Rembrandt of the Skies

The Funniest Man I’ve Ever Known

Read “I’m Your Bunny, Wanda –Part One”

Read “I’m Your Bunny, Wanda –Part Two”

Famous Artists Visit the Famous Artists School

Randy Remembers Tomi Ungerer

Randy’s Overnight Parade

The Bullpen

Famous Artists Schools

Dik Browne: Hot Golfer

Randy and the National Lampoon

Randy’s Only Great Idea

A Brief Visit to Outer Space

Enos, Love and Westport

Randy Remembers the NCS

Blog Syndicate

Famous Artists Visit the Famous Artists School

Here is another memory from Randy Enos‘ tenure at the Famous Artists School.

The Famous Artists Schools had five correspondence art courses, cartooning, illustrating, painting, writing and photography; they always wanted to do sculpture too but couldn’t figure out how to deal with the student submissions of assignment work.

Each course was laid out the same way. The school had 12 famous practitioners in each field as their “Guiding Faculty” who were the ones that created the texts and assignments that I and the other “instructors” would criticize by means of written, drawn or painted corrections and advice on the lessons.

The Guiding Faculty, of course, didn’t work in our Westport, Connecticut office buildings but they did visit from time to time and give us lectures on their own work and look at some of our student critiques. Some of them who happened to live locally came over to the school frequently like Robert Fawcett (who got friendly with me and would give me tips on my own work). Harold von Schmidt also came to visit quite often to see his friend Al Dorne our fearless leader and principal founder of the schools. A few of our cartoon course Guiding Faculty like Whitney Darrow lived in Westport.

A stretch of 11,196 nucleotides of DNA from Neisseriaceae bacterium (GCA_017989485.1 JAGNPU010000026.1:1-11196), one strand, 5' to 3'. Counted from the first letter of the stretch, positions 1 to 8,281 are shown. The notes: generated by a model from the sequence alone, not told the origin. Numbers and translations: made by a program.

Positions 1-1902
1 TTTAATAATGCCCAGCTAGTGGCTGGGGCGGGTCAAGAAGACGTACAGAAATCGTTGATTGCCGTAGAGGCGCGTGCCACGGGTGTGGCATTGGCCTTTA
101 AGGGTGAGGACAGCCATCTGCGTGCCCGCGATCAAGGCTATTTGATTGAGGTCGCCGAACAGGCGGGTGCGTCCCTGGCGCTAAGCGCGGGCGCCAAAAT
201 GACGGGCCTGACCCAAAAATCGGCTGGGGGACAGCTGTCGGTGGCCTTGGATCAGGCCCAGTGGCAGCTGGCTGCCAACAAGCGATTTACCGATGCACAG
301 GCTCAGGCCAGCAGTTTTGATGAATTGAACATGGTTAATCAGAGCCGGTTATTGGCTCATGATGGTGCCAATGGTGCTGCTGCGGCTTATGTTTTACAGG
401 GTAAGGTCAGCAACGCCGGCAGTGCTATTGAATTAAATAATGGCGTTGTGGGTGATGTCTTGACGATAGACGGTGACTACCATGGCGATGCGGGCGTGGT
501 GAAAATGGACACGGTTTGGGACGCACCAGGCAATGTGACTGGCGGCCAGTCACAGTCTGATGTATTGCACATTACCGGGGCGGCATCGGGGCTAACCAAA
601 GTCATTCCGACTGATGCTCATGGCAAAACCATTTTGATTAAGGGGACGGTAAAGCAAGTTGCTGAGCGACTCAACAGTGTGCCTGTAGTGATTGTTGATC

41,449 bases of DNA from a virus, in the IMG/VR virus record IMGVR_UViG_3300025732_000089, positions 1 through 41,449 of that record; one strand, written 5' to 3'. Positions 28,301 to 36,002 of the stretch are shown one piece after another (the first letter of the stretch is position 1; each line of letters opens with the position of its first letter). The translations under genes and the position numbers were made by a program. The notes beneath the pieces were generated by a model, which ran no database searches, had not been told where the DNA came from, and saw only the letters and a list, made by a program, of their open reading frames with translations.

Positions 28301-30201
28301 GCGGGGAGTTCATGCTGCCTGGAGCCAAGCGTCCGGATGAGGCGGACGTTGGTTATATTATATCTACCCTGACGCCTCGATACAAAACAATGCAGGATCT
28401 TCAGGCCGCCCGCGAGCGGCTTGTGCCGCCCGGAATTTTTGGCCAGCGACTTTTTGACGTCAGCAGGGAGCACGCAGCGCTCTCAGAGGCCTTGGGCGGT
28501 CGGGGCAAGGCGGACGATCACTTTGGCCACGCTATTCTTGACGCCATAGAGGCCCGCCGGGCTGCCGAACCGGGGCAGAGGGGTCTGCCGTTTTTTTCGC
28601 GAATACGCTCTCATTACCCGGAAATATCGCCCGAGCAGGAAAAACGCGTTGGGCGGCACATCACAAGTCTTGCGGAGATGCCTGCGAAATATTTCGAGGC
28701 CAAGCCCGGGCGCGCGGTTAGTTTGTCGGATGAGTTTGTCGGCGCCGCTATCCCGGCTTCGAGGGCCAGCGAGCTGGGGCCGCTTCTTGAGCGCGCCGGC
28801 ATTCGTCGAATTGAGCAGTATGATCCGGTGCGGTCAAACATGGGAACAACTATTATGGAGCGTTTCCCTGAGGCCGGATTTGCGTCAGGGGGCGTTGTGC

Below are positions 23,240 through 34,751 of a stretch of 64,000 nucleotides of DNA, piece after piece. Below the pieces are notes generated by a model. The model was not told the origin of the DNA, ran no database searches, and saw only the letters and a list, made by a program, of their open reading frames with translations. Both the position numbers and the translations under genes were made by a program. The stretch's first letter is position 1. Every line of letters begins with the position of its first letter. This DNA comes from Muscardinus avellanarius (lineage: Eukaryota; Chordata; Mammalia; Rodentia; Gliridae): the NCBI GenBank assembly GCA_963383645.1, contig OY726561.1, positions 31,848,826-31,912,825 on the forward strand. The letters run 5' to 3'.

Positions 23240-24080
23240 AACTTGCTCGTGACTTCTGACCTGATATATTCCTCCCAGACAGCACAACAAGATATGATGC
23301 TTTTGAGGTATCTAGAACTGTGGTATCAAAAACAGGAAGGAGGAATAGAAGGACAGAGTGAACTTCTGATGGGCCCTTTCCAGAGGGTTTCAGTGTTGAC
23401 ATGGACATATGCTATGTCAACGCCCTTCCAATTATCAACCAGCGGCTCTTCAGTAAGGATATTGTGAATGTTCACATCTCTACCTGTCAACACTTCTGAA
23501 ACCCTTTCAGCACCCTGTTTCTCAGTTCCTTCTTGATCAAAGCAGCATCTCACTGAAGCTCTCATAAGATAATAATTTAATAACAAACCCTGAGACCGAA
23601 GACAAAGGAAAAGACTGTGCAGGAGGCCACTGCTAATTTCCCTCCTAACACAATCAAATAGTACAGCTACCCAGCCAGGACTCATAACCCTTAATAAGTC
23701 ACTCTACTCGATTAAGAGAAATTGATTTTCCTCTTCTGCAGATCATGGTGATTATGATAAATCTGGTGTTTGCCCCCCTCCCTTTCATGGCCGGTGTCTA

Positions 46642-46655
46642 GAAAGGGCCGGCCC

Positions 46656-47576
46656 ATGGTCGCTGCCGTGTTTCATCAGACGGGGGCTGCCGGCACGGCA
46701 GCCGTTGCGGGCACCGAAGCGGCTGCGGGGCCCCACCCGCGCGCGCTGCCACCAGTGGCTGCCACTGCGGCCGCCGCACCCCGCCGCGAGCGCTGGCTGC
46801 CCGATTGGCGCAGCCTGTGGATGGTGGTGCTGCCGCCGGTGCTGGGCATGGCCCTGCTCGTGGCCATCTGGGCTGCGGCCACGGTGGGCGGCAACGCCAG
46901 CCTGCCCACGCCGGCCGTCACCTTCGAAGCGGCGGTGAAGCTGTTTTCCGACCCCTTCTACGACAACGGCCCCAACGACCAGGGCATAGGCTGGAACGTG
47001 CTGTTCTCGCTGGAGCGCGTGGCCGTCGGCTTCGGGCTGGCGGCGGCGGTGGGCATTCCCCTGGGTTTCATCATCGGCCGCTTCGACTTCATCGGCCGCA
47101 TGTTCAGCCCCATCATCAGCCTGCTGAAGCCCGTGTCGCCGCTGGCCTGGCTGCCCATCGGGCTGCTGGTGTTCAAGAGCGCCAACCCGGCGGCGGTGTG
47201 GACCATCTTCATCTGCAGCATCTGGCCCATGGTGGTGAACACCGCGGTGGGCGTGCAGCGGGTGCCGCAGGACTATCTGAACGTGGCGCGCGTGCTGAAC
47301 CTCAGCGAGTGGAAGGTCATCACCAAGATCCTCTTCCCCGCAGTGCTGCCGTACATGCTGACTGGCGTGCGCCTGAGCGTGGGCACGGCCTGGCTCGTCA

The cartoonist Virgil Partch (VIP) would come from California to visit and Milton Caniff (Terry and the Pirates and Steve Canyon) and others would come, and when they did, Dorne would take our small group of cartoon instructors and the visitor out to lunch at a very high class restaurant in Westport. I remember going out once with Rube Goldberg and after we had our lunch we all sat there and smoked great long cigars.

One notable visit was from the legendary sports cartoonist Willard Mullin, who decided that he’d like to try a critique of one of the students’ works before we went out to lunch. He sat down at my drawing board and a lucky student got an original Mullin drawing of a baseball pitcher. I watched in awe as the master started with the pitcher’s throwing hand extended forward in the throw and drew a sweeping arm line down to the pitcher leaning into the thrust.

Young Randy Enos (left) watches legendary sports cartoonist Willard Mullin draw.

When the painting course’s Ben Shahn would visit, I would show his slides of paintings to invited guests from the Westport Womens Club. I was chosen to do that because I was the only one in the building who knew Shahn’s work so well that I could navigate, looking at and putting each individual slide into our antique slide projector one at a time (it only held two slides). I did the same thing for the famous Chinese watercolorist Dong Kingman who used to make believe he couldn’t speak English well enough to answer the dumb questions from the audience (more about Dong in another story).

I think the funniest visit was from our superstar Guiding Faculty member … the one and only Norman Rockwell. He visited about once a year but the visit I remember best was when my friend and car-pool buddy, Zoltan raised his hand to praise Mr. Rockwell’s work. Zoltan was the schools’ staff photographer. He shot stuff for the text books mainly; it was pretty pedestrian stuff. Zoltan was a nice, simple soul, not very well versed in the art that surrounded him at the school.

Zoltan stood up and said that his favorite work of Rockwell’s was his annual Santa Claus in the Coke ads. Rockwell answered that he didn’t do the Coke ads. Zoltan’s reply was, “Yes you do … you know those great Santa Clauses… I love them!” Rockwell reiterated that he was not the illustrator that did the Coke Santa Clauses. To which, Zoltan replied, “Yes you do… the Coke ads!” Now, Zoltan was arguing with Rockwell. Finally after a few more back and forths, Zoltan quietly sat down.

I know that Zoltan was never convinced, like so many other Americans, that Rockwell didn’t do Haddon Sundblom’s Santa Clauses.

Randy Enos

Email Randy